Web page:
When the skin beneath the hair is stretched enough-usually about two months after the first operation-another procedure is performed to bring the expanded skin over to cover the adjacent bald area.
Flap surgery on the scalp has been performed successfully for more than 20 years. This procedure is used to cover large areas of baldness. One flap can do the work of 350 or more punch grafts.
A section of bald scalp is cut out and a flap of skin that contains hair is lifted off the surface while still attached at one end. This flap is brought into its new position and sewn into place. As you heal, you'll notice that the scar is covered by relocated hair, which grows to the edge of the incision.
Advances in flap surgery include scalp reduction. This technique is sometimes referred to as advancement flap surgery because sections of hair bearing scalp are brought forward, or "advanced" to fill in a bald crown. It is used best for coverage of bald areas at the top and back of the head. It's not beneficial for coverage of the frontal hairline.
Non-surgical options for hair loss
DHT Inhibitors- Work to inhibit the binding of Testosterone and 5-Alpha Reductase, which in turn keeps DHT levels close to normal, which in turn helps keep hair growth and loss regulation at its normal healthy state. These treatments truly deal with hair loss at the "root" of the problem.
Growth Stimulators- Artificially stimulate growth, without actually dealing with hair loss at the cause of the problem. While this may sound like an ineffective method, growth stimulators are actually a very successful way to halt the balding process.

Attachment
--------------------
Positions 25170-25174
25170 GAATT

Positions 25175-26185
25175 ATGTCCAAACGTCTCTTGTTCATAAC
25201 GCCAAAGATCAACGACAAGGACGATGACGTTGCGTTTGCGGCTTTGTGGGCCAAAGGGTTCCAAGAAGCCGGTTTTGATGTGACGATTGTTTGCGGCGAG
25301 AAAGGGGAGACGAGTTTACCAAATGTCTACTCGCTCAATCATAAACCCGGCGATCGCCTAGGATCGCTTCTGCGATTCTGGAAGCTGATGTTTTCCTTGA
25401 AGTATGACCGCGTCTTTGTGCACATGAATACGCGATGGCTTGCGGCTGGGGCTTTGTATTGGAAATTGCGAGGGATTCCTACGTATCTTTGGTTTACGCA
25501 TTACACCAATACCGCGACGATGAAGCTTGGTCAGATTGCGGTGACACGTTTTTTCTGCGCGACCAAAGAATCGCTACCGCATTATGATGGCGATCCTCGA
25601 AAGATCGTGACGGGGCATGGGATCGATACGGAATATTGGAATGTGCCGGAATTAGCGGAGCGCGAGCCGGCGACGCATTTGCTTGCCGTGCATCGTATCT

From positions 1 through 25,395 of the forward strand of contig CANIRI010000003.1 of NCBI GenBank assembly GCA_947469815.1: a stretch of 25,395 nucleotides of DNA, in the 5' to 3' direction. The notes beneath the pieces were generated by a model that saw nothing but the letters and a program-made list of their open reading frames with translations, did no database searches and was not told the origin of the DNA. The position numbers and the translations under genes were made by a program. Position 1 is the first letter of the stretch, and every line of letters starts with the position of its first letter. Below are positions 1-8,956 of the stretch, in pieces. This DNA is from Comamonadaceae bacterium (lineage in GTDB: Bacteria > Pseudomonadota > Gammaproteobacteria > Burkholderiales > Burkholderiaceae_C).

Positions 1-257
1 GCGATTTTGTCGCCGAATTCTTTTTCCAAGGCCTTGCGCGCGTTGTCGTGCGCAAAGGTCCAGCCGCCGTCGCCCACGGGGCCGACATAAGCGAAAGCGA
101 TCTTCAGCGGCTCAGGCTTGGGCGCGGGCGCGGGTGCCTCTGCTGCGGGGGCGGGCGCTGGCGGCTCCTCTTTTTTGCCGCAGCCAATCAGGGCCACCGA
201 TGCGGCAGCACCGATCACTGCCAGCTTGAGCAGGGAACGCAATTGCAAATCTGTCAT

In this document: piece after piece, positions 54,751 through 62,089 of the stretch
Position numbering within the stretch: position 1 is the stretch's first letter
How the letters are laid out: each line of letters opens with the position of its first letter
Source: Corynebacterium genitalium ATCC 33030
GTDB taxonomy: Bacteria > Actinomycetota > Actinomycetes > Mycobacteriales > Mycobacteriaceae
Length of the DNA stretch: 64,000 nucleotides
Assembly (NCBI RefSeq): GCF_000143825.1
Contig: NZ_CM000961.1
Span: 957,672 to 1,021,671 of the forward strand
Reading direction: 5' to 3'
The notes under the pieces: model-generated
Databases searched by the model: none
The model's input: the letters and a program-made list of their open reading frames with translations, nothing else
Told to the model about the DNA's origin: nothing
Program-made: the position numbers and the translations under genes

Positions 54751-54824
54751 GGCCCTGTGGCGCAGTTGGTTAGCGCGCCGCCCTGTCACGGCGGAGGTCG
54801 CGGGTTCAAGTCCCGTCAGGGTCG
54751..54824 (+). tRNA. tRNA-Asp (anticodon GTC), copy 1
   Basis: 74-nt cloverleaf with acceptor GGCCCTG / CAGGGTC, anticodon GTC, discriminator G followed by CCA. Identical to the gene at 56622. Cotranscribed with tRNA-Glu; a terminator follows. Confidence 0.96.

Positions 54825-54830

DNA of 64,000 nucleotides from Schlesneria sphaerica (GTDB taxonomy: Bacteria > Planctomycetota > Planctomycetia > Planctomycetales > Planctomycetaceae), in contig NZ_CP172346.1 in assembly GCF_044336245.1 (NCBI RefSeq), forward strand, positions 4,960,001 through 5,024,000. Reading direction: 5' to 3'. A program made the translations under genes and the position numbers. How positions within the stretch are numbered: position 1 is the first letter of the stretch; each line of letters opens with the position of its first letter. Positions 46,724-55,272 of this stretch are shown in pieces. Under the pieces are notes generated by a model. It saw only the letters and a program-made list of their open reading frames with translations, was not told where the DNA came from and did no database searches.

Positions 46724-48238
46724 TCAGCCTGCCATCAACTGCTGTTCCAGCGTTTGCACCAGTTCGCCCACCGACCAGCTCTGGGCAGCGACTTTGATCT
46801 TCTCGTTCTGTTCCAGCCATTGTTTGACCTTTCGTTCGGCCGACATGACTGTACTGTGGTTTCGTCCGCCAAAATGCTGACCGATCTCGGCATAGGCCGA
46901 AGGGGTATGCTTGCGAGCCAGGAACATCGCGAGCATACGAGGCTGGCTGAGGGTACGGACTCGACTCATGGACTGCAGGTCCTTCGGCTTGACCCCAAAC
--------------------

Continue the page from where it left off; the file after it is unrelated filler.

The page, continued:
SOD's- Also known as Super Oxide Dismutase. When cells sense a foreign body, they release Super Oxide, which typically help defend the body against invading viruses, cells, and foreign tissues. SOD's reduce the presence of this Super Oxide, thus reducing the body's desire to reject the follicle. It's yet another way that proven to work in fighting hair loss.
Anti-Inflammatory's- These treatments work to reduce inflammation, itching, redness, and flaking which is caused as a result of the immune response, and which can make hair loss even worse if not controlled.
What are the risks?
Hair replacement surgery is normally safe when performed by a qualified, experienced physician. Still, individuals vary greatly in their physical reactions and healing abilities, and the outcome is never completely predictable.
As in any surgical procedure; infection, excessive bleeding, and/or scars may result. In transplant procedures, there is a risk that some of the grafts won't "take." Although it is normal for the hair contained within the plugs to fall out before establishing regrowth in its new location, sometimes the skin plug dies and surgery must be repeated.